Roya khalil biopolymers in packaging 2012


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This presentation is a snapshot of global innovations in the field of Bioplastics adopted by the packaging industry.

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Roya khalil biopolymers in packaging 2012

  1. 1. Bio-plastics in Packaging; Innovations, Opportunities and Challenges Dr Roya Khalil Australian Institute of Packaging Conference, 14-15 June 2012
  2. 2. Summary Background Terminology Test standards & certifications Innovations & applications Global capacity & prediction demand Challenges - Communication & Marketing - Disposal
  3. 3. Definition of Sustainability Sustainability is simply stated as: “meeting the needs of the present without compromising the ability of future generations to meet their own needs." World Commission on Environment and Development, 1987, Our Common FutureSustainable strategy defined with +R Reduce Reuse Recycle Renewable
  4. 4. Sustainability and PackagingPackaging industry, the sustainability focal pointand primary benchmark for other industries - Resource intensive sector in an increasingly resource constrained world - Increased volume of packaging waste ending up in landfillsChallenge can also be an opportunity to gaincompetitive advantage through the developmentof an environmentally sustainable strategy - An option could be the use of bio-plastics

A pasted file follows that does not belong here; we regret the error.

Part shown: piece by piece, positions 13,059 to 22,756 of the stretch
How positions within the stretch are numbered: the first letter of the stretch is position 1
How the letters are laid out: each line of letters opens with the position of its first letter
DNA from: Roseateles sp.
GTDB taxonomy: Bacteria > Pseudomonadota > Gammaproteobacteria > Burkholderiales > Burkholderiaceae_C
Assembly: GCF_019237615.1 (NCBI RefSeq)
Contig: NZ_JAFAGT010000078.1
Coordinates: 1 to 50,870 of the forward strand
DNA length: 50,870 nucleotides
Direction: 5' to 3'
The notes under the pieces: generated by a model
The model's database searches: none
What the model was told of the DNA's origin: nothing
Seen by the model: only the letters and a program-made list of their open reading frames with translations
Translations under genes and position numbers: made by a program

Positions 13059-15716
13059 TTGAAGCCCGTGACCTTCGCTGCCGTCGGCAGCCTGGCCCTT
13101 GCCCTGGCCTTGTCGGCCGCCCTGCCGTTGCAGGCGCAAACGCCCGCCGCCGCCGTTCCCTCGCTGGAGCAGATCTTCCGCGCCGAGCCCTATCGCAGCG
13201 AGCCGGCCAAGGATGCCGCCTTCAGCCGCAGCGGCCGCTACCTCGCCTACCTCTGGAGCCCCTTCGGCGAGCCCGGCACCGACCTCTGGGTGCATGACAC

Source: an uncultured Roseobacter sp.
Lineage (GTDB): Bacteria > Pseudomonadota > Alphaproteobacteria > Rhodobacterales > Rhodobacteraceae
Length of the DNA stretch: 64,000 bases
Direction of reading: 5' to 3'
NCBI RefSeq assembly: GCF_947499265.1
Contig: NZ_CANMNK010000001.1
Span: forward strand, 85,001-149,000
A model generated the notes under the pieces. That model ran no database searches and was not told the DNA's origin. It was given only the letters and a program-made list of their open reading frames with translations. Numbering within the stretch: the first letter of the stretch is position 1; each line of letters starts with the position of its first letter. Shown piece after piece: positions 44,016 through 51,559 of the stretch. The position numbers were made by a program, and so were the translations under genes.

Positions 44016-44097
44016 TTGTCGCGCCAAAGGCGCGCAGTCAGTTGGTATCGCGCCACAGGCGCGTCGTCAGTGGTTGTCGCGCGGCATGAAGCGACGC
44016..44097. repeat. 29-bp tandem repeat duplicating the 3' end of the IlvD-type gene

5. 5. Terminology and Measurements Bio-based (renewable soured) - Focus is on the origin of the carbon building block - To be classified bio-based, material must be organic and contain some percentage of recently fixed (new) carbon found in biological resources or crops Biodegradable - Focus is on the end of life - To be classified biodegradable, a certain % of the material must convert to carbon dioxide, water and biomass via microbial assimilation within a time period of 180 days and less than 10 % of test material remains on a 2mm sieve - To be classified compostable, material must meet the biodegradation criteria and leave no impact on plants, using OECD Guide 208 and meet the regulation (heavy metals less than 50 % of EPA prescribed threshold) The two classes however are not mutually exclusive.
  6. 6. Standards & CertificationsHow to identify and distinguishbio-based or biodegradable? - Accredited testing laboratories - Certified by industry approved corporation
  7. 7. How “Green” is Green? Raw Material Extraction MaterialQuantitative and qualitative End of life Processingimpact measure Life Cycle Assessment  LCA - ISO 14040 ‘’Cradle to Grave‘’  Eco Profiling  PIQET Product Use Part Manufacturing Transport
  8. 8. Packaging Innovations (Rigids)
  9. 9. Packaging Innovations (Flexibles)bio-plastics – Packaging Innovations- flexibles